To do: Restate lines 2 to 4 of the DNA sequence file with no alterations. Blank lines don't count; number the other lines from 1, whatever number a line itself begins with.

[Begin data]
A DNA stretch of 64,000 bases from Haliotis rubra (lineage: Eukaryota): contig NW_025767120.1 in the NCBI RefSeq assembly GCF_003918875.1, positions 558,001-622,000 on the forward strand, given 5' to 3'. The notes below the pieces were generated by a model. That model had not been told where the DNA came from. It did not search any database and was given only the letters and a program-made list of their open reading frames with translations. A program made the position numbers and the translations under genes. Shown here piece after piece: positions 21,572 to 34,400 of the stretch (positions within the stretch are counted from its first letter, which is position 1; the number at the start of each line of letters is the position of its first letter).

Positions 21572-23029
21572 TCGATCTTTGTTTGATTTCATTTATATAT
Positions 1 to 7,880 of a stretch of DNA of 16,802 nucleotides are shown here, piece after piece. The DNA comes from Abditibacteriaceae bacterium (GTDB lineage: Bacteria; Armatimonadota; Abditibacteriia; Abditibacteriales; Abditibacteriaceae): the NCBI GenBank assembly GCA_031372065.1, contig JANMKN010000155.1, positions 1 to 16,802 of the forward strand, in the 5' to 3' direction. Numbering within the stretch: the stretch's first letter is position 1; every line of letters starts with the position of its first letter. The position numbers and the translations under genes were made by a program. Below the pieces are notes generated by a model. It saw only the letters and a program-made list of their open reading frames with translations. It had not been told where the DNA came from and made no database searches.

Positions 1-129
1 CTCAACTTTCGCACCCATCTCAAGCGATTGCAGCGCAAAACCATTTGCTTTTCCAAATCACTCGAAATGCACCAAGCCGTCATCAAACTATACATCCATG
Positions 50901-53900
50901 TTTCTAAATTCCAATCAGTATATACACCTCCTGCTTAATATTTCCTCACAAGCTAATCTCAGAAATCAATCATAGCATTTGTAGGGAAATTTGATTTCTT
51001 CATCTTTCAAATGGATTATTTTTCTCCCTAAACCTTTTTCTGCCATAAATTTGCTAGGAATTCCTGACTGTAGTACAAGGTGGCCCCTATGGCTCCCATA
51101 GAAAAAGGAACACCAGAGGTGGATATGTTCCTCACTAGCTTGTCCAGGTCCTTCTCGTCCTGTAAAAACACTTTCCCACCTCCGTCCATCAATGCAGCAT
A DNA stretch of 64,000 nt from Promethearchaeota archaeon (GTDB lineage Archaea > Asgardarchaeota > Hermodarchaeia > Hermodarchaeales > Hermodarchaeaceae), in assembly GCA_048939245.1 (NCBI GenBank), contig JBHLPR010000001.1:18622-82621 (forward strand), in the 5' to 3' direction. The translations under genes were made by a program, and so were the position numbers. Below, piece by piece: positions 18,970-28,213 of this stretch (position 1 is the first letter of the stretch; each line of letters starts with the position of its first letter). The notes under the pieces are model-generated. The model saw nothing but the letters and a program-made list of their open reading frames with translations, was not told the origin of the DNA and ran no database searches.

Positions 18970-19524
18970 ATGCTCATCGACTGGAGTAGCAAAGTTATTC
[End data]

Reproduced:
Positions 21572-23029
21572 TCGATCTTTGTTTGATTTCATTTATATAT
Positions 1 to 7,880 of a stretch of DNA of 16,802 nucleotides are shown here, piece after piece. The DNA comes from Abditibacteriaceae bacterium (GTDB lineage: Bacteria; Armatimonadota; Abditibacteriia; Abditibacteriales; Abditibacteriaceae): the NCBI GenBank assembly GCA_031372065.1, contig JANMKN010000155.1, positions 1 to 16,802 of the forward strand, in the 5' to 3' direction. Numbering within the stretch: the stretch's first letter is position 1; every line of letters starts with the position of its first letter. The position numbers and the translations under genes were made by a program. Below the pieces are notes generated by a model. It saw only the letters and a program-made list of their open reading frames with translations. It had not been told where the DNA came from and made no database searches.